The Fifth Element (Luc Besson, 1997)

The-Fith-Element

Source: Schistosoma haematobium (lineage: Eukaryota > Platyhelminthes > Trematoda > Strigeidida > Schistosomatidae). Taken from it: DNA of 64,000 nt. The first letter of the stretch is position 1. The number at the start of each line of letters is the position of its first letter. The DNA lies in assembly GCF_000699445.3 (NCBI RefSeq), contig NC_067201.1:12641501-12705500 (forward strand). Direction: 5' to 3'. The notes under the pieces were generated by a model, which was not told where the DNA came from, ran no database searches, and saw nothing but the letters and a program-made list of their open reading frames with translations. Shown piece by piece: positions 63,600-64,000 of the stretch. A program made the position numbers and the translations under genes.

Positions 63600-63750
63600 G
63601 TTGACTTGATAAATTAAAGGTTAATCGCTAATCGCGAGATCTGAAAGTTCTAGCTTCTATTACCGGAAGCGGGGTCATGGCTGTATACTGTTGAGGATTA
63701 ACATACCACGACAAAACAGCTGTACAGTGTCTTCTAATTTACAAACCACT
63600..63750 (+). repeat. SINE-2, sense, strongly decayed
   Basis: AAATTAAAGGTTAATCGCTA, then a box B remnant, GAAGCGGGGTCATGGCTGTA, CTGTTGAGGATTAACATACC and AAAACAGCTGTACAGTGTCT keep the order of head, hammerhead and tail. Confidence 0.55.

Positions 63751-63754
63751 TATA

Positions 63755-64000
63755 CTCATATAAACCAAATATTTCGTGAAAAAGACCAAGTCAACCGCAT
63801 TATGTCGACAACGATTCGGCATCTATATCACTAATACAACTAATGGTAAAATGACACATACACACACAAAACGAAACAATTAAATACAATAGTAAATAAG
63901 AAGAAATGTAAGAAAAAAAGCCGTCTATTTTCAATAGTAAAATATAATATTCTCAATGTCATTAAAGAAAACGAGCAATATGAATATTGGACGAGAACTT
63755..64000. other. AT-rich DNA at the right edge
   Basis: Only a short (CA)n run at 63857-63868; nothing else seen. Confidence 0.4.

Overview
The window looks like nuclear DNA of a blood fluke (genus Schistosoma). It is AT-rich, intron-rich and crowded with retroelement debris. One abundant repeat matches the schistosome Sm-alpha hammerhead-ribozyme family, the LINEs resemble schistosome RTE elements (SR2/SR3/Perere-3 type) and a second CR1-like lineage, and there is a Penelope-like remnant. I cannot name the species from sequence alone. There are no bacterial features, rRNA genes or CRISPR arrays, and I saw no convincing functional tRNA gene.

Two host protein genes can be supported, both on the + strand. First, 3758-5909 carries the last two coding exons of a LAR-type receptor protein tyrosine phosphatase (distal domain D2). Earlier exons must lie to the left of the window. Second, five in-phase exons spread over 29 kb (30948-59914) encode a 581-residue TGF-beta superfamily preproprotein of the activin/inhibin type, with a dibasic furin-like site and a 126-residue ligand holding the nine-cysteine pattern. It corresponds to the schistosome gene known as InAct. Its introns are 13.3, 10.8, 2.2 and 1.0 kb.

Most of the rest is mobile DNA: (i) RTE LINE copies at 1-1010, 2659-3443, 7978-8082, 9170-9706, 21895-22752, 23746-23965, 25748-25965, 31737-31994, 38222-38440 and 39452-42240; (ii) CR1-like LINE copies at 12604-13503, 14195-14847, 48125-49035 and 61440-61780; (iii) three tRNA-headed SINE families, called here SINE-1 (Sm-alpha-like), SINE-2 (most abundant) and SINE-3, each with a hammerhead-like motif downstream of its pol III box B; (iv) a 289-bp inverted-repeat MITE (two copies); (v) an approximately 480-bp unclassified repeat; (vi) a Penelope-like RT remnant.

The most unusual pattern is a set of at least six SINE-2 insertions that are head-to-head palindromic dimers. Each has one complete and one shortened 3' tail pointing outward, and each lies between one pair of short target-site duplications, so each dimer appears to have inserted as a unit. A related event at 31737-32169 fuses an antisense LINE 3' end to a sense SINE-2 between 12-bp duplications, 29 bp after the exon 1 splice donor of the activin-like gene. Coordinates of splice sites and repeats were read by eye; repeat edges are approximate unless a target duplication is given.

This week the Central Cinema, home of Seattle’s most adventurous double features, revives one of the key oddities of the late 1990s, Luc Besson’s The Fifth Element, as unstable a collection of genres, tones and actors as you’re likely to find in the mainstream cinema. 300 years from now, Bruce Willis, bleached but otherwise comfortably within his Die Hard star persona, is an ex-military agent who has the key to saving the universe fall into his lap (almost literally). That key is the by definition perfect form of Milla Jovovich, a genetically supreme being that is the fifth part of a machine some aliens have installed in the Egyptian desert as a device to defeat the periodically occurring onslaught of Evil, which takes the form of a planet sized black hole that devours everything like Orson Welles in Transformers the Movie. Because of Luke Perry, we’re not as prepared for Evil’s arrival as we should be and a bumbling priest (played by Ian Holm at the peak of the bumbling priest phase of his career) is the only one who knows what’s really going on: Evil has allied itself with Gary Oldman (playing Ross Perot with Hitler’s hair) to steal the magic rocks that make up the rest of the Milla-machine from an alien opera singer. And Chris Tucker is there playing Prince if Prince was really, really loud.

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